Facilities for Archaeological Research

Radiocarbon

Dr. Elisabetta Boaretto

The laboratory activity is focused on archaeological research using radiocarbon. The overall approach used for radiocarbon dating is to first define as well as possible the context from which the samples are obtained, which involves extensive field work. The samples are then pre-screened for preservation and contamination, in order to identify those most suitable for dating. The quality of the samples is then re-evaluated after the cleaning procedures, and only then is the sample prepared for radiocarbon analysis. The laboratory has much expertise characterizing charcoal, bone collagen, wood and parchment.

The sample preparation laboratory is equipped with a computer controlled vacuum line facility for preparing graphite targets. A new NEC accelerator mass spectrometer (AMS) has been installed in a 100 square meter laboratory. The laboratory is directed by Dr. Boaretto and is managed by Dr. Lior Regev.

Geoarchaeology and Mineralogy

This laboratory uses mainly micromorphology, mineralogical and phytoliths analyses to better understand site formation processes and to reconstruct site activities. Ethnoarchaeological studies are also carried out. The laboratory has facilities for embedding sediments, extracting phytoliths from plants and sediments, infrared spectrometers for mineralogical analysis and petrographic microscopes.

This laboratory uses mainly X-ray fluorescence, mineralogical and microstructure analyses to study sediments, objects and artifacts including those related to copper, bronze and iron metallurgy. The laboratory is equipped with all the necessary instruments for preparation of samples for elemental and optical analyses, and has access to on-campus electron microscopy facilities. The laboratory operates a Spectro Xepos X-ray Fluorescence spectrometer for elemental analyses and uses an Oxford Link EDS system attached to a Leo Gemini scanning electron microscope.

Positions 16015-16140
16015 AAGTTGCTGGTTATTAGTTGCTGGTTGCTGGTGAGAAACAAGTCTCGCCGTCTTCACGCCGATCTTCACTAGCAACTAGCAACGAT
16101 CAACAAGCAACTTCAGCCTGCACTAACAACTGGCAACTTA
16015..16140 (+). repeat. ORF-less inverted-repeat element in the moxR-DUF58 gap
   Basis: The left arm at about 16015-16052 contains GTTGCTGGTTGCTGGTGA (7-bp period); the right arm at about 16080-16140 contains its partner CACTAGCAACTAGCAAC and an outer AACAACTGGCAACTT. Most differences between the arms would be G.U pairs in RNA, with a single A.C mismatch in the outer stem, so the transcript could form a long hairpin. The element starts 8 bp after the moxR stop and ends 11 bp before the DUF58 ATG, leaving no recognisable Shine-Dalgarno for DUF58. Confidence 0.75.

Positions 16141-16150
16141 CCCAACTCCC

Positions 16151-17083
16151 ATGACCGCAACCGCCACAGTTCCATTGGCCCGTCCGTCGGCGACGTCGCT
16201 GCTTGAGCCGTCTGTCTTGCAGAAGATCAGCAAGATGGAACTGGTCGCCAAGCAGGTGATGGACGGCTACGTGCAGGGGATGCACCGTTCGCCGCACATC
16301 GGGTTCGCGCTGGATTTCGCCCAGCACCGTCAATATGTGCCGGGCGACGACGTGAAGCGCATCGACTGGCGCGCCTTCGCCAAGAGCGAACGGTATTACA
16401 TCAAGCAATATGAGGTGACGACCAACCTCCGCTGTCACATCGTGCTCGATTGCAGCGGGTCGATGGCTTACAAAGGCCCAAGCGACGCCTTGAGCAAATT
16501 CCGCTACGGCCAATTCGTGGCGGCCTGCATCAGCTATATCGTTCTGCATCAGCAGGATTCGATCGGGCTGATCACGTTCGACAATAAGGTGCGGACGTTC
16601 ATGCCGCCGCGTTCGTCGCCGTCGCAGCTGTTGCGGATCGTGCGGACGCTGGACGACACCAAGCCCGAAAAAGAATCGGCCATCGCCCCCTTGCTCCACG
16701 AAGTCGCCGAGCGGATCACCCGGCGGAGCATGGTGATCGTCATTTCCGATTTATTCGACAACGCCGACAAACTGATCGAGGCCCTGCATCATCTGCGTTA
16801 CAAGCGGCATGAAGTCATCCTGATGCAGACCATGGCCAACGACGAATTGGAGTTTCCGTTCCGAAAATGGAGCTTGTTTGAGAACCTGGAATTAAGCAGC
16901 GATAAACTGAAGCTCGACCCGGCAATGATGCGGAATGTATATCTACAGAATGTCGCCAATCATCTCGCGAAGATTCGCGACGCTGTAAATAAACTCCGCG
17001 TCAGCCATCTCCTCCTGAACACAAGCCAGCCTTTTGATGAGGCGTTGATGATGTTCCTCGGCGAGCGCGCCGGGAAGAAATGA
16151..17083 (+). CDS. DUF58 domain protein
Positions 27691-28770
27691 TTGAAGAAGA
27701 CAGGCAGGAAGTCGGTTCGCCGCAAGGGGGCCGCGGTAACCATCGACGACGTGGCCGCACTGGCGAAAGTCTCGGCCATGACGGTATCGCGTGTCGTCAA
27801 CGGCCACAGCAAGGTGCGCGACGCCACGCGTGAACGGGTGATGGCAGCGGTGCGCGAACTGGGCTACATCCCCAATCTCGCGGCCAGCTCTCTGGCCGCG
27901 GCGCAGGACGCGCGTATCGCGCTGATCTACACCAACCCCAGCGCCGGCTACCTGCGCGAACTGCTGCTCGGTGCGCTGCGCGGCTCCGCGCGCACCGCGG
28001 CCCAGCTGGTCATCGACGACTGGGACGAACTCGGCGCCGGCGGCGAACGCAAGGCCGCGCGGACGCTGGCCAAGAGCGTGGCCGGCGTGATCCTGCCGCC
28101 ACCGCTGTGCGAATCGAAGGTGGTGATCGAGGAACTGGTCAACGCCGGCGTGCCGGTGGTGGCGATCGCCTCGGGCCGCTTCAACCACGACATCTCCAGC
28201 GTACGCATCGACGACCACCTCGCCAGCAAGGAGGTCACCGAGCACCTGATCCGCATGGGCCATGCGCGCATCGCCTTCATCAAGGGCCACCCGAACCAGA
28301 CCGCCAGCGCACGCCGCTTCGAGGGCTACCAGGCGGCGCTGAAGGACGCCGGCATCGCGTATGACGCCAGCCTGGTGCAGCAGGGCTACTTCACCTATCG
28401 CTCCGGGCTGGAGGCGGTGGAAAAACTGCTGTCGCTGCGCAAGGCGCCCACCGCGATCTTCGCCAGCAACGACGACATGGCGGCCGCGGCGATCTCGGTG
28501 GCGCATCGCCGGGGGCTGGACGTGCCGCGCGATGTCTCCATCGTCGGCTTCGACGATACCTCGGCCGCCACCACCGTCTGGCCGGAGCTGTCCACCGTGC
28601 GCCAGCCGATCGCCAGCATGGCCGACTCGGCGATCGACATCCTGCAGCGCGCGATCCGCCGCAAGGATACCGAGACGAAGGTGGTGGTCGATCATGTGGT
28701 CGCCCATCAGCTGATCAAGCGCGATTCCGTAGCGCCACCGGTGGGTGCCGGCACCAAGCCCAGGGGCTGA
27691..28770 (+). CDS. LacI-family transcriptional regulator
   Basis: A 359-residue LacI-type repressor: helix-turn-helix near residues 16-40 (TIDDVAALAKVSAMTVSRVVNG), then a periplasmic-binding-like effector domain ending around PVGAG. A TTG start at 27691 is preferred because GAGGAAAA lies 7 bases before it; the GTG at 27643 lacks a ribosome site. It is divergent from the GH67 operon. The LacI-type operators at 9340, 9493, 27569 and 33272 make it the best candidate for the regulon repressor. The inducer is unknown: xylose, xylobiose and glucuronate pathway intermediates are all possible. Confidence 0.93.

Materials Characterization

Understanding material structure and preservation is the key to many applications in archaeology. Mineral identification and characterization in particular can provide much insight into site formation processes, as well as reconstructing past activities. Identification and characterization of charred and un-charred organic materials is also of much importance. The Center has several Fourier transform infrared spectrometers, as well as petrographic microscopes, and access to advanced X-ray diffraction equipment and Raman spectroscopy.

On-site Laboratory

At the excavation we operate one or two Nicolet portable FTIR spectrometers and a portable petrographic microscope. At the base camp we carry out phytolith concentration analyses, phosphate analyses, micro-artifact determinations and if necessary we bring the transportable XRF to the base camp.

 

On-Campus Facilities

Center for Electron Microscopy

This Center is located in a new building close to the Kimmel Center and contains transmission electron microscopes for biological research, as well as for materials research. The latter includes a Philips Technai 300 with an energy filter for obtaining atomic resolution images and analyses. The Center also operates 3 scanning electron microscopes (Leo Gemini, Leo Supra and a Philips XL30 ESEM) both equipped with energy dispersive spectrometers (EDS) for elemental analyses. The microscopes are operated by researchers after undergoing training, and their use is on a per session charge basis. The Center for Electron Microscopy also operates an XRadia microCT with a resolution of around one micron.

Analytical Facilities

The Center has access to on-campus facilities that include a Bruker Infrared microscope, an FT_Raman spectrometer, a Horiba advanced Raman microscope, TGA-DTA analyser, CHNO analyser, Maldi-Toff mass spectrometer, and an array single crystal and powder X-ray diffractometers. The Center also has access to a state-of-the-art micro-CT (XRadia-400).